It's A Kean World


DESTIN BEACH VACATION



When mountains call we put the dogs in the pickup and go to Gatlinburg.  The ocean beckons and that means a trip to Destin.  Such is the life of many Southern sons and daughters.  The best time for a visit to the Emerald Coast (The Chamber of Commerce offers a small reward to anyone who can get those words mentioned in the paper.) is spring so we packed up and drove through parts of Alabama that I never want to see again.   


Sadly we are not “on the beach” people, but have to survive as lowly “across the street” people.  What in the world am I talking about?  Let me explain, in Destin there are three classes of people.  First there are “on the beach” people who sit proudly atop the social hierarchy.  Then there are “across the street” people who can’t afford to actually stay on the beach, but with some imagination and a long neck can glimpse the water from their very own hovels.  At the bottom of the hierarchy is the “general public” or to put it another way, the common people.    

 

“On the beach” people look out their windows to unobstructed views of the Gulf and sugary white sands.  They sit on balconies sipping cold beverages and enjoying the gulf breezes.  They have someone place umbrellas and chairs on the beach each morning, a kind of reservation for when or if they venture out.  Woe be unto any unauthorized individuals who sit in their chairs.

 

We “across the street” people are easily spotted carrying umbrellas, chairs, towels, and various other gear while standing by the street hoping a car will slow down and let us cross.  We find our clearly marked and dedicated entryway and move toward the sand.   “On the beach” people spot us and look down their noses ever so slightly.  Our best efforts at fitting in on the beach fail since the umbrellas and beach chairs we carry scream Wal-Mart.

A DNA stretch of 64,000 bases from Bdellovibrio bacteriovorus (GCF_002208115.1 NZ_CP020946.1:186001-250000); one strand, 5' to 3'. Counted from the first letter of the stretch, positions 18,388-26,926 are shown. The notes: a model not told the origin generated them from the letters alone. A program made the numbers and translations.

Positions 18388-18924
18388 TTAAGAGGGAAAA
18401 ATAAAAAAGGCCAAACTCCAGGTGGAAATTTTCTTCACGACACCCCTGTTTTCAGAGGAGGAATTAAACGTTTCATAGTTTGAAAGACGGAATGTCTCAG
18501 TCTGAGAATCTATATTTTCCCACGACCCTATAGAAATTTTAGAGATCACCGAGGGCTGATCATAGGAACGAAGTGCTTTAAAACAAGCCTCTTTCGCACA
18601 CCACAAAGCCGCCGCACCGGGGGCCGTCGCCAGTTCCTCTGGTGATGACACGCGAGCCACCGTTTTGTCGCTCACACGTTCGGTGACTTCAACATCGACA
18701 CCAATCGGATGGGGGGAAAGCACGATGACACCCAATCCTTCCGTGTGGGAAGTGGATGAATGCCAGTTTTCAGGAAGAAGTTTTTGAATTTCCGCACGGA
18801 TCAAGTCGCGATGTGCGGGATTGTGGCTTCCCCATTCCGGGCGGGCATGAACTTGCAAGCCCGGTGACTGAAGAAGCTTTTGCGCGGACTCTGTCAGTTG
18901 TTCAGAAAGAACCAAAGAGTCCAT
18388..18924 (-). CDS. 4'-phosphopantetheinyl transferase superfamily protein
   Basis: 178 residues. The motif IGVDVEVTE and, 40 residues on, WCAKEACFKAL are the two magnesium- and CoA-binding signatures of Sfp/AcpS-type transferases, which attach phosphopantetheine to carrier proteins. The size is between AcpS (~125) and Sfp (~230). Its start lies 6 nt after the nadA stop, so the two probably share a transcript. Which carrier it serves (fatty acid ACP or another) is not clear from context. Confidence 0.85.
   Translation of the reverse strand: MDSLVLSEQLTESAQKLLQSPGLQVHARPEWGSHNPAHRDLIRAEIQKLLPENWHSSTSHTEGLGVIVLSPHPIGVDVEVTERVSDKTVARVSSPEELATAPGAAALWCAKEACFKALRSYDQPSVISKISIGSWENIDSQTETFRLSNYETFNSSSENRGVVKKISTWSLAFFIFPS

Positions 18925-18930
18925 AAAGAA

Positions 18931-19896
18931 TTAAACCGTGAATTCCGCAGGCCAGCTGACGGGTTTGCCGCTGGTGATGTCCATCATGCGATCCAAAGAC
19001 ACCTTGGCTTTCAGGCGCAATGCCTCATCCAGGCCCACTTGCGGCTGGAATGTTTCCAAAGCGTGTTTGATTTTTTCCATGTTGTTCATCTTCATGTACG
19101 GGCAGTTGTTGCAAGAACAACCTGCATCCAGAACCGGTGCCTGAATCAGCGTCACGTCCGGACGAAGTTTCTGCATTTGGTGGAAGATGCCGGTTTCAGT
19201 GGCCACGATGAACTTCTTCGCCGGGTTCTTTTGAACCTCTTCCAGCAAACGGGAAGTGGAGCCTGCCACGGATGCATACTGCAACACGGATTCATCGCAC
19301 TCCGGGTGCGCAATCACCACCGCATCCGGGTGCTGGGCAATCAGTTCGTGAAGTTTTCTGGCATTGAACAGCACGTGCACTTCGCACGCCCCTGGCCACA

Every trip to Destin begins with the thought that it would be fun to live there all the time.  This leads me to pick up tons of real estate magazines.  Within minutes the reason I only spend a couple of weeks here every year comes rushing back.  “Affordable luxury” the advertisement said right below the drawing of a small New Orleans style home.  This seemed perfect and then I noted the selling price, $1,100,000.

 

When did million dollar property become “affordable” housing?  The rich clearly use a different dictionary than this country boy.  Sure you can buy thirty miles north of the beach, but why?

 

A few odds and ends from Destin:  To the man wearing black socks on the beach; don’t do that.  Either wear shoes or go barefoot.  While strolling along the beach I was often reminded of my grandmother’s bathing suit, the one that started on the shoulder and went down below the knee.  No, I didn’t see one like that, but there were several ladies who should have been wearing one.  I hate to ruin it for men everywhere, but beer bellies look only marginally better with a tan.

Finally, a travel question for you:  On a really hot day how far inland does the cool breeze blow?  Answer: 18 feet.



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